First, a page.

Thursday, August 23, 2012

Utilities Sell-Off and Precious Metals Surge Is Badly Timed for Deteriorating Macroeconomic Conditions

Based on the derisking POV expressed in my post on The Daily Capitalist yesterday, I have taken further profits in the accounts I manage in PSLV and PPLT, tho I think platinum heads higher based on newflow.

Overall, earnings estimates continue to climb for CF, more or less on a daily basis.  Short-term volatility notwithstanding, I think it can trade a lot higher given EPS projections to be over $20/share for the next several years.  AGU is cheap and so is DE.

However, I basically think the markets have it wrong right here.  They are busting silver up to 10+% above its 50 day sma, but assuming the global recession moves thru the U.S. (per ECRI), industrial uses of silver will decline and my long-held target price of $21 would then have a good shot at being met.  There remains a good deal of speculation in silver (and gold). 

The reason I write the above, even tho I think the physical metals are going much higher over time, is the unwarranted sell-off in the "safe" high-quality utilities.  One can now receive over 4% in WGL, with a low-ish dividend payout, and about 4% in ED.  Both companies serve the two most vital cities in the U.S. and in this inflationary age, appear to be better buy-and-holds for anything other than the most hair-shirt part of a portfolio (high-quality bonds)-- and that is so even if their tax rate rises.  Even as Japan was (financially speaking) "going Japanese", their 10-year bond did not go below the rate of current CPI inflation, as the U.S. 10-year did recently.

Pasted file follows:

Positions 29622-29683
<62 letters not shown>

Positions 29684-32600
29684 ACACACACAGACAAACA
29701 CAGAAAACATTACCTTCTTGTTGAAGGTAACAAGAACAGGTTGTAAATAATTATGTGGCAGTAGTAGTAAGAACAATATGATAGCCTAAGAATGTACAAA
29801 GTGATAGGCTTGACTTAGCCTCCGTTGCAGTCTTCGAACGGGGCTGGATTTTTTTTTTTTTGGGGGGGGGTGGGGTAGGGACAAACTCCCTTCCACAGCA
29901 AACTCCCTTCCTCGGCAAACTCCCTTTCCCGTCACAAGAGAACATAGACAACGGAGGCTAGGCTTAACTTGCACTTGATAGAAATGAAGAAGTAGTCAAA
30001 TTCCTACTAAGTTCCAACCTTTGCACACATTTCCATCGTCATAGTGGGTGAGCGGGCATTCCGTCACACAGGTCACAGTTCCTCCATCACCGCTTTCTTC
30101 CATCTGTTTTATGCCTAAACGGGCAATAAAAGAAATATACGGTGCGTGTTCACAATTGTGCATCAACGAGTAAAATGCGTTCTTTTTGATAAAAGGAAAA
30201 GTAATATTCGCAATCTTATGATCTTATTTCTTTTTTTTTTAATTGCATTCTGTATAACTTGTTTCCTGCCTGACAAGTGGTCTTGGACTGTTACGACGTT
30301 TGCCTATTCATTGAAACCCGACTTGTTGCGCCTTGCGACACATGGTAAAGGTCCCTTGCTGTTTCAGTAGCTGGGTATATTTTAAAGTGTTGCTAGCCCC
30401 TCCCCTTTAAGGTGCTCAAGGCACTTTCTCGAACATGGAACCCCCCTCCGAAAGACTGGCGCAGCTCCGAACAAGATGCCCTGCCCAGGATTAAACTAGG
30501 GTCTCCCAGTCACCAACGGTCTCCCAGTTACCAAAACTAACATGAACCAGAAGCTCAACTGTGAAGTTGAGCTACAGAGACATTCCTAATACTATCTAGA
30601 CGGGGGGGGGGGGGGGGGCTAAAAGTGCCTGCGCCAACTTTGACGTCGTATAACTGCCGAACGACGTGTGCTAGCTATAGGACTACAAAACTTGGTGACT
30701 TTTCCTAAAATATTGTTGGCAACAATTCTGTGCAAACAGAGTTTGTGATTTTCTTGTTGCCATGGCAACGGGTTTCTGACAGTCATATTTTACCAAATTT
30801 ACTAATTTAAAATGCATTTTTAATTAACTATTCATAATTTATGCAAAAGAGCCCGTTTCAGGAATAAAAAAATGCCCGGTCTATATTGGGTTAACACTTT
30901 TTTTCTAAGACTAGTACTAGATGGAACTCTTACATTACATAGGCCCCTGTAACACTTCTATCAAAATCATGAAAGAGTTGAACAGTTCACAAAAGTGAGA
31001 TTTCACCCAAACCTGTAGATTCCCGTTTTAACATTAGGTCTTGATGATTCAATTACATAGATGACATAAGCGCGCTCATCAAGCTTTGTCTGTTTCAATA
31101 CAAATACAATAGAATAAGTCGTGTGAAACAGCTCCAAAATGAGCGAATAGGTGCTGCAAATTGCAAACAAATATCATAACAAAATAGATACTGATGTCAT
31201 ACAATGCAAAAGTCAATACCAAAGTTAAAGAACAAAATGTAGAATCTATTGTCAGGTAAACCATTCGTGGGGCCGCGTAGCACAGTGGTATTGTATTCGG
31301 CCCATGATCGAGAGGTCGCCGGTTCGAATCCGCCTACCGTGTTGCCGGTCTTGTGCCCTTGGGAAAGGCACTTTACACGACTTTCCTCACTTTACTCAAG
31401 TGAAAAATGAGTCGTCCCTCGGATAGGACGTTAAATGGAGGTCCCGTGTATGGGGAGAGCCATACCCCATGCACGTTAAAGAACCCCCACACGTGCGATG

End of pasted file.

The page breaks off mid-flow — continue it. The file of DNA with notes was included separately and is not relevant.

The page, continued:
Last year I concentrated thru August on gold, and starting in the spring added Treasurys.  This year the theme is to lock up an interest stream that has a good chance of being valued much more highly in future years in a ZIRP-forever (ZIRP4EVA per ZH) world.  And if "NIRP" (negative interest rate policy) comes to America, one could see extraordinarily low dividend yields on these equities.

Finally, though they are riskier, both T and VZ are "growthier" than the above utes and offer higher dividend payouts. 

All the above have RSI's near or below 20 tho the fundos have not changed.  So I'm finishing the move into these guys.

Of course, in a new Lehman moment, the prices of all these things will collapse; but I'm betting that their dividend streams won't.

1 comment:

  1. What are your thoughts on Exelon (EXC)? It's paying a higher dividend yield (5.7%) and is a major electric utility.